The importance of saving for a pension is being continually drummed into us at the moment, but did you know that the amount you end up with could be related to where you live in the country?
New research from Fidelity International has revealed stark differences in retirement incomes according to location, with these regional incomes varying by as much as £12,000. Scotland was found to be worst off in this respect, with households expecting to receive an annual income of £18,334 in retirement – almost £6,000 less than the average household income of £24,058 in England, and £12,000 less than the highest average of £30,001 in London.
Given that those in London typically have higher incomes, it's perhaps no wonder that their retirement income is set to be similarly high, with it sharply contrasting with the UK national average of £21,592. Those in the East of England are also well above average with typical retirement incomes of £26,364, while the South can enjoy £24,268 per year. At the other end of the scale, the Midlands fares only marginally better than Scotland with an expected annual income of £18,462, while the North clocks in at £21,177.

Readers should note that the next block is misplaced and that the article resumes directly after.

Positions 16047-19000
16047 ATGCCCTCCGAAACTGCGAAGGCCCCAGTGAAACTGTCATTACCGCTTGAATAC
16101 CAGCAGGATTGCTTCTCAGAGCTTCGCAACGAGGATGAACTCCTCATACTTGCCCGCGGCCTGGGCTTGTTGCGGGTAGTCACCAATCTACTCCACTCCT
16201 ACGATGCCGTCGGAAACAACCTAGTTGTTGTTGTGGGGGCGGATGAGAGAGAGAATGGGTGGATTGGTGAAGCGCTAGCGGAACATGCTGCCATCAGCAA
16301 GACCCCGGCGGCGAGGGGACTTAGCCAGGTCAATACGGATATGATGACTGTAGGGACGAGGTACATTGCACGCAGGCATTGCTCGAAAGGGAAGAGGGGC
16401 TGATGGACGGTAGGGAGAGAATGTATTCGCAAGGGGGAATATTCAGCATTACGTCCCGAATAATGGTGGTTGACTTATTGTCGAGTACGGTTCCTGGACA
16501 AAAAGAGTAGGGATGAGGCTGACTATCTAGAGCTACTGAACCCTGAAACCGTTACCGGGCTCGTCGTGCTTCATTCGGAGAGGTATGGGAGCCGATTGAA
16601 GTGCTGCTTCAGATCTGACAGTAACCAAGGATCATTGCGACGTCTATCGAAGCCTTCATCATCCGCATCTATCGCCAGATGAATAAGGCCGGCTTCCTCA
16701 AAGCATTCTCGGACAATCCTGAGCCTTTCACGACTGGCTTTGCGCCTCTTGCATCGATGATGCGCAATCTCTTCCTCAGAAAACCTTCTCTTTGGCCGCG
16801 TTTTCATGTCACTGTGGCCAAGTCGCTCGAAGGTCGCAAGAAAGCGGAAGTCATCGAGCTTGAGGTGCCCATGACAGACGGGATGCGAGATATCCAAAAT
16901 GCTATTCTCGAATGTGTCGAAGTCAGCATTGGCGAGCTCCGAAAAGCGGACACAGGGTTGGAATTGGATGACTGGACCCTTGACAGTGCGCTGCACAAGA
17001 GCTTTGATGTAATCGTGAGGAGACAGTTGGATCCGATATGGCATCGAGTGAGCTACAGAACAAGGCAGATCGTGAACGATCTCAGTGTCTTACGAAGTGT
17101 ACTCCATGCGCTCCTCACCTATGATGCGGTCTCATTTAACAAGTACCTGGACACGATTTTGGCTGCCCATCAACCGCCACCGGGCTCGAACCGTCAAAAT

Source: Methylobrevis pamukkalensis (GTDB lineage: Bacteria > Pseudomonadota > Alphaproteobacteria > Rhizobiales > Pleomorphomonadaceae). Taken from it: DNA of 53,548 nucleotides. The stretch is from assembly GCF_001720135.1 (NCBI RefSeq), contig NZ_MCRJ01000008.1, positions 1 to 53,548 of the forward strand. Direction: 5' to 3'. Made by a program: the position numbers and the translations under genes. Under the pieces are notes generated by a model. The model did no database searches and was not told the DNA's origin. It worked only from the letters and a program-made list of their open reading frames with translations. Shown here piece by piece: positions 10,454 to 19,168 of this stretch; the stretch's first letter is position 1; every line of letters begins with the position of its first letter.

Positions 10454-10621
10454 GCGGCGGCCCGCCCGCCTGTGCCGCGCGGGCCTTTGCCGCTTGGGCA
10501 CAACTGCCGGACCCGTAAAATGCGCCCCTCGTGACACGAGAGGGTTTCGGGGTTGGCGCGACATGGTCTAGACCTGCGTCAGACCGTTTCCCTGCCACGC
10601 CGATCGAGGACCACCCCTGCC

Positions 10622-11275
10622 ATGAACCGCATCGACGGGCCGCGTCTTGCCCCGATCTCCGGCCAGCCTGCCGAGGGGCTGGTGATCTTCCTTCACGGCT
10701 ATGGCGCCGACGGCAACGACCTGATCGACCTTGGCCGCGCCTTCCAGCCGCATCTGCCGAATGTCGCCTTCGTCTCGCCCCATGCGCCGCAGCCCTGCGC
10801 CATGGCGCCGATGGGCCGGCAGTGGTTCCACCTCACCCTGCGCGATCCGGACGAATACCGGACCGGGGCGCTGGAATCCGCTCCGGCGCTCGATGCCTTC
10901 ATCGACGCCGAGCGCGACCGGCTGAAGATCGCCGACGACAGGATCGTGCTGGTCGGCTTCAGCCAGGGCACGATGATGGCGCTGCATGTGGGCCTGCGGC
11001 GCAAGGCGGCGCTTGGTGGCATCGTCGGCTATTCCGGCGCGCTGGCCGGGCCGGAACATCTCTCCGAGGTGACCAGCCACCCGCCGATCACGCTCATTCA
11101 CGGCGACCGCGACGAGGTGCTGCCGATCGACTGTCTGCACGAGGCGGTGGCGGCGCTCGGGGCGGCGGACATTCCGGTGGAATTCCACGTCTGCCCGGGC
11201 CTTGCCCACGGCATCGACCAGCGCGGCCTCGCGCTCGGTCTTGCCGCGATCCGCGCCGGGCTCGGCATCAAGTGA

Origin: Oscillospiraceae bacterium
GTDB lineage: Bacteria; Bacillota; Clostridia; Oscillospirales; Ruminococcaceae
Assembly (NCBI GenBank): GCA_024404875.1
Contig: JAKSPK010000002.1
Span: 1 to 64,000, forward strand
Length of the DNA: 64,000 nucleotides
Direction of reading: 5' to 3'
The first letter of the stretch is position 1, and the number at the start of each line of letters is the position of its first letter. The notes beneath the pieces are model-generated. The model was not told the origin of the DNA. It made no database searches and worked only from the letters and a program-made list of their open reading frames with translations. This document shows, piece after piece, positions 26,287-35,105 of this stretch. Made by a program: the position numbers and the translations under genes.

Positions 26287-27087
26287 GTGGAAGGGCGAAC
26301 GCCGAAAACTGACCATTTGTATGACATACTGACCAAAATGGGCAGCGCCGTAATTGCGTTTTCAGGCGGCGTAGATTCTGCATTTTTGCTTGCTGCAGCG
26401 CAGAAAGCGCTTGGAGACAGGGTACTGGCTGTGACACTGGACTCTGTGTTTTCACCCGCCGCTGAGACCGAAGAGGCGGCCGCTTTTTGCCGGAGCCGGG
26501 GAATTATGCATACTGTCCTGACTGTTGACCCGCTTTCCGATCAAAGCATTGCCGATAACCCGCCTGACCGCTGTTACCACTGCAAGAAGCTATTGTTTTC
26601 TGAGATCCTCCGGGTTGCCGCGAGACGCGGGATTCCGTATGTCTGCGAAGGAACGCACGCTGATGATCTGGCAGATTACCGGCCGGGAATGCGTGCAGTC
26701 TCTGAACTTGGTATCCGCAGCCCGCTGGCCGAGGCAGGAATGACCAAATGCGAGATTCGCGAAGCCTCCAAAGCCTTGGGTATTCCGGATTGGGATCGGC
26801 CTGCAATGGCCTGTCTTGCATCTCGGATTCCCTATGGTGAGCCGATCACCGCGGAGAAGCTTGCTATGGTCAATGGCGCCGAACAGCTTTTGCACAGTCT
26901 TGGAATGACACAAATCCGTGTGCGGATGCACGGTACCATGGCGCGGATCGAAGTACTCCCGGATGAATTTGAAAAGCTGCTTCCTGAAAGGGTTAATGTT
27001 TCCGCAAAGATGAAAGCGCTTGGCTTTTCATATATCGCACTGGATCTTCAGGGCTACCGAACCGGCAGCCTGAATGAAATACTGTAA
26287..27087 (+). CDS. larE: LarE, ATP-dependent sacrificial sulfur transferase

The calculations take into account the income derived from workplace pension savings, the state pension and other investments, and clearly highlight the regional differences in terms of saving and pension attitudes: "[The data] reveals a marked divide in what income people expect to receive in retirement," said Richard Parkin, head of Retirement at Fidelity International, and although he points out that these differences need to be balanced against the average cost of living for a particular area, "a £12,000 difference between the top and bottom of the table is significant".
"With the pension freedoms opening up even more options to retirees of how they take their income, it is important that we get people to engage with any potential income shortfalls," he added. "The building blocks of any good retirement plan are first to make sure all essential expenses are covered by guaranteed income; be it from a final salary scheme, your state pension or an annuity. After that, you can start to use your additional monies with a view to generating income for more fun pursuits.
"Retirees must bear in mind though that retirement decisions are complex and often irreversible. If you are in any doubt, you should always seek expert guidance or advice."
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